By the autumn, 1957 had proved to be an important year in the music charts, but there was more to come. Future My Way songwriter Paul Anka’s Diana was prevented from a 10th week at the top by a new group known as The Crickets, led by the unassuming bespectacled figure Buddy Holly.
Born Charles Hardin Holley in Lubbock, Texas on 7 September 1936, he was born into a musical family and learned to sing at a young age, drawing from diverse influences including gospel and country. The youngest of the Holleys was known by the nickname ‘Buddy’ from childhood.
When his brother Larry returned from service in World War Two he brought a guitar for his brother, and eventually he switched from piano lessons to learn his new instrument. It soon became apparent he was very talented, and Holly appeared on local television in 1952.
Three years later he was opening for rock’n’roll figureheads Elvis Presley and Bill Haley & His Comets. The following year he recorded an album of rockabilly with his new band, Buddy and The Two Tones, for Decca Records. Upon signing with them, his surname was misspelled, and Buddy Holly was born. The album was unsuccessful and Holly wasn’t happy with the sound he achieved with producer Owen Bradley, so he decided to head to New Mexico to record demos with Norman Petty. To avoid legal problems, a new name was needed for the group. They considered calling themselves The Beetles, but settled on The Crickets.
With Buddy Holly on vocals and lead guitar, rhythm guitarist Niki Sullivan, Joe B. Mauldin as bassist and Jerry Allison on drums, their resulting popularity helped define the classic four-piece band line-up.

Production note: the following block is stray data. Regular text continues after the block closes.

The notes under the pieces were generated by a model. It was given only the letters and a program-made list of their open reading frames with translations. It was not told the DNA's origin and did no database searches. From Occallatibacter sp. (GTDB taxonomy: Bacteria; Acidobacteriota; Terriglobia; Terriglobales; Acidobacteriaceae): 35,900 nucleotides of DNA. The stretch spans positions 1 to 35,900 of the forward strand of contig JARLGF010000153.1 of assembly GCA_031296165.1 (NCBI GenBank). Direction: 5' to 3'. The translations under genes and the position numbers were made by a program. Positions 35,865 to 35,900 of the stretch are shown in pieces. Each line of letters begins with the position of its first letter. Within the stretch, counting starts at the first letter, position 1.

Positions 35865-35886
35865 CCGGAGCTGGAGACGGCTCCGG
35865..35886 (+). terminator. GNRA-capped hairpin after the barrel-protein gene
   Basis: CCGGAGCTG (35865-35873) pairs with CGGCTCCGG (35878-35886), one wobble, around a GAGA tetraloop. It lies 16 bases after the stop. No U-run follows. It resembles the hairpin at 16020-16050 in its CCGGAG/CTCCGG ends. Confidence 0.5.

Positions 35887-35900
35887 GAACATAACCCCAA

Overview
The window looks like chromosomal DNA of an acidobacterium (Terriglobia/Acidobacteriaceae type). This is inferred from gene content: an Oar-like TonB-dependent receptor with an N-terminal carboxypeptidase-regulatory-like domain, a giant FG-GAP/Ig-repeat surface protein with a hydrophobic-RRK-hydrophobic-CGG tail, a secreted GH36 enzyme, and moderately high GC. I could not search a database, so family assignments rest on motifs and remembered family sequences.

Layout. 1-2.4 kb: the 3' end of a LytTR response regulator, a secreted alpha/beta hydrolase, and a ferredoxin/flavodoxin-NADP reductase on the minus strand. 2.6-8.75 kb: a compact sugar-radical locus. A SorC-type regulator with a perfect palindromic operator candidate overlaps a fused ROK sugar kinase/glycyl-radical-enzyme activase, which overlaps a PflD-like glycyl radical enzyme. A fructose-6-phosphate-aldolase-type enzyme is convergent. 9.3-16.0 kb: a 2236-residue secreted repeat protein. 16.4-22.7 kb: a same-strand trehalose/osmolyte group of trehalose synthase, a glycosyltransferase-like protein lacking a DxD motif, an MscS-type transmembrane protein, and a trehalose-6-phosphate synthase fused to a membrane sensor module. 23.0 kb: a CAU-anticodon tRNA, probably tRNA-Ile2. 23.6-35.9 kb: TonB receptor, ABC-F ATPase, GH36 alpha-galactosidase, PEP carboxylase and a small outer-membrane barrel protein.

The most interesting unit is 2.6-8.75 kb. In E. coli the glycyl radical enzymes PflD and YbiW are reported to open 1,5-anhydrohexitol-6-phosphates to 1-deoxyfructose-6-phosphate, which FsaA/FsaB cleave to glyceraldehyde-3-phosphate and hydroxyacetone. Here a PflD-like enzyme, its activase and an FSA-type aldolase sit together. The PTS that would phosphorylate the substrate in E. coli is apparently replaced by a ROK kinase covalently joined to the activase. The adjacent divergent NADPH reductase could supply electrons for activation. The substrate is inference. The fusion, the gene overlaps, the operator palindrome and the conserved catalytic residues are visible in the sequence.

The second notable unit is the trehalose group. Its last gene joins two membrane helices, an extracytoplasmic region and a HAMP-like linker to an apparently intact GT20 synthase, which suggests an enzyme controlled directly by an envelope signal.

Much happier with the results under Petty, they decided to release the new version of That’ll Be the Day as a single. Although written by Holly and Allison, Petty insisted on a writing credit too.
It’s perhaps hard now to understand the impact That’ll Be the Day had in 1957. Much like Elvis and skiffle, it proved so influential, but unlike, say, Lonnie Donegan’s Cumberland Gap, it has aged, and is perhaps more comparable to Elvis’s All Shook Up – a little mannered and safe (the stuttering vocals can irritate), but a sign of great promise to come. The final line, ‘That’ll be the day when I die’ is still eerily prescient.
For an all-too-brief time though, the only way was up for Buddy Holly. He began churning out hits, and his name soon got top billing over the rest of The Crickets. His horn-rimmed glasses became hugely popular with teenagers, and future music legends John Lennon, Paul McCartney, Bob Dylan, and Mick Jagger, to name but a few, were listening intently. Holly had one more number 1 to come, as a solo artist, but sadly he wasn’t around to enjoy it.
Written by: Jerry Allison, Buddy Holly & Norman Petty
Producer: Norman Petty
Weeks at number 1: 3 (1-21 November)
Architect William Haywood – 4 November
15 November: Flying boat City of Sydney crashed into a disused chalk pit on the Isle of Wight. The Aquila Airways Solent crash was at the time the worst ever air disaster to happen on English soil, killing 45 people.